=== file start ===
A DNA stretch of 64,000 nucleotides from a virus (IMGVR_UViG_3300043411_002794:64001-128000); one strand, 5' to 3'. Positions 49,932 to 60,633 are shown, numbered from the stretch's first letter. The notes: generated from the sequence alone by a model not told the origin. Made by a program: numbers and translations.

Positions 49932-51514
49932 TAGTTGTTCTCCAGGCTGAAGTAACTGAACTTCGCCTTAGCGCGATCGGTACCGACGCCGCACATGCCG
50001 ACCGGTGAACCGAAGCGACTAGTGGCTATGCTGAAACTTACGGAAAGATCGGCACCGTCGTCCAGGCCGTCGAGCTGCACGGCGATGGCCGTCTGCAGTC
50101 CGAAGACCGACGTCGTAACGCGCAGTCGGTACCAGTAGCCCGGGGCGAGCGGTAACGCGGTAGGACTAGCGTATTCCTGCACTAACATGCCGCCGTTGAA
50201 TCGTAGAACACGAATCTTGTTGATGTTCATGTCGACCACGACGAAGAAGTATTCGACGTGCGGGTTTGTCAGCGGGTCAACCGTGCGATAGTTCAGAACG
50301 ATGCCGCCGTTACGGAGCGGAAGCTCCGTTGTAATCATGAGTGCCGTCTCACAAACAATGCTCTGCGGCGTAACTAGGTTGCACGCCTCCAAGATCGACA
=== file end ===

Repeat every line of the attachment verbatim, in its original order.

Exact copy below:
A DNA stretch of 64,000 nucleotides from a virus (IMGVR_UViG_3300043411_002794:64001-128000); one strand, 5' to 3'. Positions 49,932 to 60,633 are shown, numbered from the stretch's first letter. The notes: generated from the sequence alone by a model not told the origin. Made by a program: numbers and translations.

Positions 49932-51514
49932 TAGTTGTTCTCCAGGCTGAAGTAACTGAACTTCGCCTTAGCGCGATCGGTACCGACGCCGCACATGCCG
50001 ACCGGTGAACCGAAGCGACTAGTGGCTATGCTGAAACTTACGGAAAGATCGGCACCGTCGTCCAGGCCGTCGAGCTGCACGGCGATGGCCGTCTGCAGTC
50101 CGAAGACCGACGTCGTAACGCGCAGTCGGTACCAGTAGCCCGGGGCGAGCGGTAACGCGGTAGGACTAGCGTATTCCTGCACTAACATGCCGCCGTTGAA
50201 TCGTAGAACACGAATCTTGTTGATGTTCATGTCGACCACGACGAAGAAGTATTCGACGTGCGGGTTTGTCAGCGGGTCAACCGTGCGATAGTTCAGAACG
50301 ATGCCGCCGTTACGGAGCGGAAGCTCCGTTGTAATCATGAGTGCCGTCTCACAAACAATGCTCTGCGGCGTAACTAGGTTGCACGCCTCCAAGATCGACA